- Exempt Use Certificate (Form ST-12). A landscaper may provide Form ST-12 to the vendor when purchasing material which are to be used in an exempt manner as provided by G.L. c. 64H, Section 6(r) and Section 6(s).
For additional information about the rules for exemption certificates, see Massachusetts Regulation 830 CMR 64H.8.1, Resale and Exempt Use Certificates. (See More Info section below).
Additional Resources for Certificates Needed to Claim Exemption
Other Tax Obligations
The above information provides some general sales and use tax information for this specific industry, but this guide is not intended to provide a complete discussion of the sales/use tax requirements for this industry. A business operating in Massachusetts may have other tax obligations, such as income tax, corporate excise and/or withholding tax.
For more information concerning Massachusetts state business taxes including sales/use tax, visit Business Taxes/ or contact DOR at (617) 887-6367 or (800) 392-6089 from 8:30 a.m. to 4:30 p.m. business days. To register your business and file and pay your business taxes, visit MassTaxConnect.
Learn how to...
Register online. Go to MassTaxConnect to register for your sales tax permit. The system will guide you through the process.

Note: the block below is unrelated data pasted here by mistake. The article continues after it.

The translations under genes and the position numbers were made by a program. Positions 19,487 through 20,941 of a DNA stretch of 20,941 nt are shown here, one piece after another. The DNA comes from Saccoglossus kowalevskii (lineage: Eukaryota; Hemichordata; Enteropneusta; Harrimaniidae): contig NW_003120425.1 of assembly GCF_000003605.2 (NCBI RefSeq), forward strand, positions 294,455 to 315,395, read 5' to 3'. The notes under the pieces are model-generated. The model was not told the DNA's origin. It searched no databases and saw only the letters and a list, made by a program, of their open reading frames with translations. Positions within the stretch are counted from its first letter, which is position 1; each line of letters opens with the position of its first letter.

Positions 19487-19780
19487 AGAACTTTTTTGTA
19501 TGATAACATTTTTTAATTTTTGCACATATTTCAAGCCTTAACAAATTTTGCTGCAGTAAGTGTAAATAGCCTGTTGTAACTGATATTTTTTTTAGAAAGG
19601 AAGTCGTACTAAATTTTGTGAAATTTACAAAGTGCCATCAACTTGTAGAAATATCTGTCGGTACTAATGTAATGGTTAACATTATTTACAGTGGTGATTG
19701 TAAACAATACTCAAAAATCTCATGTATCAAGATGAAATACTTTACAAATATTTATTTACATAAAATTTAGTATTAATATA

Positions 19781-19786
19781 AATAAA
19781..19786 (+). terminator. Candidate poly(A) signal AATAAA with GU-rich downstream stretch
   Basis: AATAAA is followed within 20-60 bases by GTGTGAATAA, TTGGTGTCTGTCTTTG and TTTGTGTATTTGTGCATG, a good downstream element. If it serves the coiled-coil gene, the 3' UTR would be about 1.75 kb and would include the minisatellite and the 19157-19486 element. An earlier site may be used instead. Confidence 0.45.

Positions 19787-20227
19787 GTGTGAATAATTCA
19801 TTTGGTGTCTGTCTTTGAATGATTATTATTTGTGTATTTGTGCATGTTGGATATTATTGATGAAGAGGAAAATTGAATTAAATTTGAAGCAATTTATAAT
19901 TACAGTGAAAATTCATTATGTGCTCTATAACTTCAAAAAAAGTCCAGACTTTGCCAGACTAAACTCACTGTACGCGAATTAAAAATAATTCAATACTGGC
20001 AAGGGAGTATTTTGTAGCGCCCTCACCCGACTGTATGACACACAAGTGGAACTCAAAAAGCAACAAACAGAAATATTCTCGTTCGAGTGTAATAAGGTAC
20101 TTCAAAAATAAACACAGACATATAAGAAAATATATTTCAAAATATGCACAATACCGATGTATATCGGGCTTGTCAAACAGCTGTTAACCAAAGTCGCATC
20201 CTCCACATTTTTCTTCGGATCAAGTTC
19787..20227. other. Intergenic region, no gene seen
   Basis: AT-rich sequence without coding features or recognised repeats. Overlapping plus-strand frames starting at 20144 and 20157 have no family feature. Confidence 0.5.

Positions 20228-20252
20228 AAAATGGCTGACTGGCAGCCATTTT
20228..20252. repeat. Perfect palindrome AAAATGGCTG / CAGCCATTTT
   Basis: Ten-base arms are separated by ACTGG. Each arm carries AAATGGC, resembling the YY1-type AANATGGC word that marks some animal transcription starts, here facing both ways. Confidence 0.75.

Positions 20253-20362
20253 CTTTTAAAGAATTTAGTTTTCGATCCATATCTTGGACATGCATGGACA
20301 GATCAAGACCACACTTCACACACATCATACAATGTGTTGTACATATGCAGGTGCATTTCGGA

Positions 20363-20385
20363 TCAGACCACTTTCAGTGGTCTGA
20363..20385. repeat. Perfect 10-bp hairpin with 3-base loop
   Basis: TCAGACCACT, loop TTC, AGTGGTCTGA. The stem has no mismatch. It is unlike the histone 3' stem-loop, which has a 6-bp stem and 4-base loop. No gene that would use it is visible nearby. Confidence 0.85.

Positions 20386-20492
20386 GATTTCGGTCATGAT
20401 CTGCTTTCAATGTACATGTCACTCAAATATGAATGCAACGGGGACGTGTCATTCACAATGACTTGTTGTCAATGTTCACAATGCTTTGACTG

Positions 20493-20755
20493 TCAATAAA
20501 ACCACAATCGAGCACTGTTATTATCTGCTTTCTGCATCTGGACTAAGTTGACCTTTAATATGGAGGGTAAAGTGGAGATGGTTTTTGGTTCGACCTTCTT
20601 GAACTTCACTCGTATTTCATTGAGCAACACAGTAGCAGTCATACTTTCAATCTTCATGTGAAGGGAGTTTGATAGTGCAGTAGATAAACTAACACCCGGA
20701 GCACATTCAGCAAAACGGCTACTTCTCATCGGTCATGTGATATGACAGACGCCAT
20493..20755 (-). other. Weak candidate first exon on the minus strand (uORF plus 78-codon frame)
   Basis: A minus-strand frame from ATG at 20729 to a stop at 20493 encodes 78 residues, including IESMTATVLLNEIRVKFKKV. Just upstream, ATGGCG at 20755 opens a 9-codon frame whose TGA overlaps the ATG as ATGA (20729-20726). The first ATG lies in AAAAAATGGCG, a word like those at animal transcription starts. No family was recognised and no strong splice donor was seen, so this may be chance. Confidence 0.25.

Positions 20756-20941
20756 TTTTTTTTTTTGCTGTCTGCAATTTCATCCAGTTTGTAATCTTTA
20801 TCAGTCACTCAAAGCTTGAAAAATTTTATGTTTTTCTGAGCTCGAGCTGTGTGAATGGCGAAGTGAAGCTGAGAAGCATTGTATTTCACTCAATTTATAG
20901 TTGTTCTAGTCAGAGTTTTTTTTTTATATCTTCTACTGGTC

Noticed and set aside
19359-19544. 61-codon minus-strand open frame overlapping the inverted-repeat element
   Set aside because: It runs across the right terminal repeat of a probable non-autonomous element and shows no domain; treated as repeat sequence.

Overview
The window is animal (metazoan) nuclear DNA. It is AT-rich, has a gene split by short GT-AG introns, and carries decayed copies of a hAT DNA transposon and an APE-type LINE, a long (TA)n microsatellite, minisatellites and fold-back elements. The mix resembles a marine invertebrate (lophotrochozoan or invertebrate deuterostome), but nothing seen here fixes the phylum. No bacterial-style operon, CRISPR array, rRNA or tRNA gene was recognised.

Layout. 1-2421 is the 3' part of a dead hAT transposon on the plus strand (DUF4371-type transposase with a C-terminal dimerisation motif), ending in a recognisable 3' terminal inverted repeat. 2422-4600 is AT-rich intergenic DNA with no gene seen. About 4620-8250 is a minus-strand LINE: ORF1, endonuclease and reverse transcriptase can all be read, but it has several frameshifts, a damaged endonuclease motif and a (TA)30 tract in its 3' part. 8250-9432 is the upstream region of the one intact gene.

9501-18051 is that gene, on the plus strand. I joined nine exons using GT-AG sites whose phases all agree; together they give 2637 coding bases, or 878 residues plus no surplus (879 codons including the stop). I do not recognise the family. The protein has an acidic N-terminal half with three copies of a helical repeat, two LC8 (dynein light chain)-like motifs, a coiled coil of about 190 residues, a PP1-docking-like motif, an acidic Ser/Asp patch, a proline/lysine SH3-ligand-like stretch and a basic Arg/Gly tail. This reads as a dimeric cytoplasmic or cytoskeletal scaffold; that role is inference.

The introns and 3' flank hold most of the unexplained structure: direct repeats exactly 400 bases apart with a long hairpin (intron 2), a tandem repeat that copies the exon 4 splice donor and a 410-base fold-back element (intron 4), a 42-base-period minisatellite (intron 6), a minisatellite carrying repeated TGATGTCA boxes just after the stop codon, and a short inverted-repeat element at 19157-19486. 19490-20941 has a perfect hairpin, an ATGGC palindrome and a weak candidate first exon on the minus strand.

Add a new account. You can add a new location to your MassTaxConnect account in the Profile area under “I want to…”
File Returns and make payments. Login to MassTaxConnect to file your returns and make payments online.
Use MassTaxConnect. See our extensive selection of short and informative videos providing an overview of MassTaxConnect, covering all aspects of using the system - from logging in for the first time to closing an account.
- GL c. 64H § 1: Definitions: Sales Price
- GL c. 64H § 2: Excise imposed on sales at retail by vendor of tangible personal property
- GL c. 64H § 6(d), 6(e), 6(f) & 6 (p)
- 830 CMR 64H.1.1 Service Enterprises
- 830 CMR 64H.8.1 Resale and Exempt Certificates
- 830 CMR 62C.25.1 Records Retention
- Technical Information Release 08-8: Limitations on Exemption for Pesticides
- Letter Ruling 85-34: Sales to 501(c)(3) Organizations
- Letter Ruling 81-71: Installation and Maintenance Charges (separately stated installation charges)
- Letter Ruling 79-46: Massachusetts Contractor with Out-of-State Customers (contractors, consumers of materials used)
- Letter Ruling 09-1: Massachusetts Sales/Use Tax Exemption for Mixed Housing and Commercial Community Project (landscaping materials that become physically incorporated into real estate)
Additional Resources for More info
Department of Revenue
- If you have general questions about filing your taxes or taxability of good or services you provide, contact customer service at (617) 887-6367 or (800) 392-6089 (toll-free in Massachusetts).
- If you have questions about public written statements and ruling requests, recent legislation, or other legal issues, contact the Rulings and Regulations Bureau at RulesandRegs@dor.state.ma.us